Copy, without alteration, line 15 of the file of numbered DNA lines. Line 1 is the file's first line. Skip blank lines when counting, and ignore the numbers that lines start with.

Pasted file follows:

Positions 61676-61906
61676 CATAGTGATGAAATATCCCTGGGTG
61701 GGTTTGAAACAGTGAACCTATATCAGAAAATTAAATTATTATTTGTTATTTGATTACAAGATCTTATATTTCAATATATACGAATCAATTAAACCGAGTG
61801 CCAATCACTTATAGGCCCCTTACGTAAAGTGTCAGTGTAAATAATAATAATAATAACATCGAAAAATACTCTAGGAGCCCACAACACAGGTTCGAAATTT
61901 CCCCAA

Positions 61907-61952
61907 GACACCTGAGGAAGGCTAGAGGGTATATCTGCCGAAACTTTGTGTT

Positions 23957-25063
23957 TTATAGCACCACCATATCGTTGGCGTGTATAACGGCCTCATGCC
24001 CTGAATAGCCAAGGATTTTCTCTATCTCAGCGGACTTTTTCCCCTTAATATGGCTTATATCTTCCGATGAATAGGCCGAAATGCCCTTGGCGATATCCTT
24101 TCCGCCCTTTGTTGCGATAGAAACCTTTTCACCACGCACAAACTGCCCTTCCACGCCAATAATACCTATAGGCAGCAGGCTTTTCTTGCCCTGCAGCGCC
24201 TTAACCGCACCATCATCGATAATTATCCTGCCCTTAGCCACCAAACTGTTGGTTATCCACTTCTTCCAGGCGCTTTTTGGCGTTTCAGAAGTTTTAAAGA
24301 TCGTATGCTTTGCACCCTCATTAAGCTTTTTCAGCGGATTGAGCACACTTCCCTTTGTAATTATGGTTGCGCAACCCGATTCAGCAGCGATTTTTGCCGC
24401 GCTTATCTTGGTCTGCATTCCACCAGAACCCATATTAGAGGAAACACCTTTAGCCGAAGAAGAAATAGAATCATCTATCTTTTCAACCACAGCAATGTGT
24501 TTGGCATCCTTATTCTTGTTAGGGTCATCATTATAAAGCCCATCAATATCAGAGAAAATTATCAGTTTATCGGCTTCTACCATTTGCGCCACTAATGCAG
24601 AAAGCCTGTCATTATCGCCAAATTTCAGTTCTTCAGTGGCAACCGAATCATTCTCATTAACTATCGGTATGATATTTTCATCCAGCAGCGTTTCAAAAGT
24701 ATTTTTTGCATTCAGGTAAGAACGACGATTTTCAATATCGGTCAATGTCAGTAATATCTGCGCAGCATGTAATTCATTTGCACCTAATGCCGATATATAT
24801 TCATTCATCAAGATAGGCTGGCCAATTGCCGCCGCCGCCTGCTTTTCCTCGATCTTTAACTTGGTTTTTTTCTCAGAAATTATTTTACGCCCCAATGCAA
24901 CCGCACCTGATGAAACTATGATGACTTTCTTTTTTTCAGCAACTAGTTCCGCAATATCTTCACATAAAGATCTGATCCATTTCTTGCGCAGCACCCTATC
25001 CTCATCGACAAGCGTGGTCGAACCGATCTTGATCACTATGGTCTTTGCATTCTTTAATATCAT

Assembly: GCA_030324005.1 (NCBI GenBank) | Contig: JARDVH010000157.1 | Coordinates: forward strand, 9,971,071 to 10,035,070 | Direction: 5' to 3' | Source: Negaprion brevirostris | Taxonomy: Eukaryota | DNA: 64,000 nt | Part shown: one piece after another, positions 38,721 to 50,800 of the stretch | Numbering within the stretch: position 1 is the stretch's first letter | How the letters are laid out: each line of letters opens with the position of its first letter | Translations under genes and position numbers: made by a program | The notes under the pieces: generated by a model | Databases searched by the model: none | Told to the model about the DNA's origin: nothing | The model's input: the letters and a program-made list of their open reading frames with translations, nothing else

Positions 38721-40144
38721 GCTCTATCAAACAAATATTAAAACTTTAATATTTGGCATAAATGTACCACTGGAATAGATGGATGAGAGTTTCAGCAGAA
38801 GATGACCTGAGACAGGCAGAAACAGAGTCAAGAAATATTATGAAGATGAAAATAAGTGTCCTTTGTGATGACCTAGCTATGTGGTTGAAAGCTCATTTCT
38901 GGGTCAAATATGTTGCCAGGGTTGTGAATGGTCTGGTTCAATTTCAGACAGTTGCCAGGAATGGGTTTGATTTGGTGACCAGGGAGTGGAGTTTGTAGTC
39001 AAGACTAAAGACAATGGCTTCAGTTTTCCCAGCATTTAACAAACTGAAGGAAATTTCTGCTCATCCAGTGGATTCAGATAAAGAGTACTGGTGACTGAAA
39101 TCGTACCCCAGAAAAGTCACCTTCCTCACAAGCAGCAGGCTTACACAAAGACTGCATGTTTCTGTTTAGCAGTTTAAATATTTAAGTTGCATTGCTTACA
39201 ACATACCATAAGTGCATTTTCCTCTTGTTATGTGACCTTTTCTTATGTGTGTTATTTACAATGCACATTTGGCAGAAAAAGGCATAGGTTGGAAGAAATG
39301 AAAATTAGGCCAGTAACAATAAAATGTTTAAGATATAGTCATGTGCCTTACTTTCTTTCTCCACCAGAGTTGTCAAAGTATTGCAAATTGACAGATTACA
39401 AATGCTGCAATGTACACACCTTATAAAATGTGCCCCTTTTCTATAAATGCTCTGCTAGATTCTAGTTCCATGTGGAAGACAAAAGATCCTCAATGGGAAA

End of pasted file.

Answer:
24501 TTGGCATCCTTATTCTTGTTAGGGTCATCATTATAAAGCCCATCAATATCAGAGAAAATTATCAGTTTATCGGCTTCTACCATTTGCGCCACTAATGCAG